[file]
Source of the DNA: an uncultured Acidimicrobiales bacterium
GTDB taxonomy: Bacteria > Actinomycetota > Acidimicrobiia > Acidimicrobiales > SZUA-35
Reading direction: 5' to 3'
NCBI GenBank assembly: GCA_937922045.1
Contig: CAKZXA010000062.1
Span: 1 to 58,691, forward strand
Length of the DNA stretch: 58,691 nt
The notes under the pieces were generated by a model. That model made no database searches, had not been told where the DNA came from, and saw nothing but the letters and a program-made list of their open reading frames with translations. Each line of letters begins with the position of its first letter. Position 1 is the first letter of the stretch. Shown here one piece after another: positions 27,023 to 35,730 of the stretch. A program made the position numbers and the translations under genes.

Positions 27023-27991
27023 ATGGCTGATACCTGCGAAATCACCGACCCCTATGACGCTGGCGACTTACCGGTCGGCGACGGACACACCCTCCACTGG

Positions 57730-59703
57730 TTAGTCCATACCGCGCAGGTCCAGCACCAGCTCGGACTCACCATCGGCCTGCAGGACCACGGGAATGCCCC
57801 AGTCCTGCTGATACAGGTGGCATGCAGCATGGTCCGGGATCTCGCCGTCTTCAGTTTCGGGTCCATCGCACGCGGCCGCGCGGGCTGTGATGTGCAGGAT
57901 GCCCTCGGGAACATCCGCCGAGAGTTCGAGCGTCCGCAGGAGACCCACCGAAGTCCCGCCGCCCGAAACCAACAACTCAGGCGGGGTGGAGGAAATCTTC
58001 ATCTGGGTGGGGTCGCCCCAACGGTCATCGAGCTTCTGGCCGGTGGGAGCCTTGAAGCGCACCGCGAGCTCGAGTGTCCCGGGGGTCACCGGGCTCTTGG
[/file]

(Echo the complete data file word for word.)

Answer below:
Source of the DNA: an uncultured Acidimicrobiales bacterium
GTDB taxonomy: Bacteria > Actinomycetota > Acidimicrobiia > Acidimicrobiales > SZUA-35
Reading direction: 5' to 3'
NCBI GenBank assembly: GCA_937922045.1
Contig: CAKZXA010000062.1
Span: 1 to 58,691, forward strand
Length of the DNA stretch: 58,691 nt
The notes under the pieces were generated by a model. That model made no database searches, had not been told where the DNA came from, and saw nothing but the letters and a program-made list of their open reading frames with translations. Each line of letters begins with the position of its first letter. Position 1 is the first letter of the stretch. Shown here one piece after another: positions 27,023 to 35,730 of the stretch. A program made the position numbers and the translations under genes.

Positions 27023-27991
27023 ATGGCTGATACCTGCGAAATCACCGACCCCTATGACGCTGGCGACTTACCGGTCGGCGACGGACACACCCTCCACTGG

Positions 57730-59703
57730 TTAGTCCATACCGCGCAGGTCCAGCACCAGCTCGGACTCACCATCGGCCTGCAGGACCACGGGAATGCCCC
57801 AGTCCTGCTGATACAGGTGGCATGCAGCATGGTCCGGGATCTCGCCGTCTTCAGTTTCGGGTCCATCGCACGCGGCCGCGCGGGCTGTGATGTGCAGGAT
57901 GCCCTCGGGAACATCCGCCGAGAGTTCGAGCGTCCGCAGGAGACCCACCGAAGTCCCGCCGCCCGAAACCAACAACTCAGGCGGGGTGGAGGAAATCTTC
58001 ATCTGGGTGGGGTCGCCCCAACGGTCATCGAGCTTCTGGCCGGTGGGAGCCTTGAAGCGCACCGCGAGCTCGAGTGTCCCGGGGGTCACCGGGCTCTTGG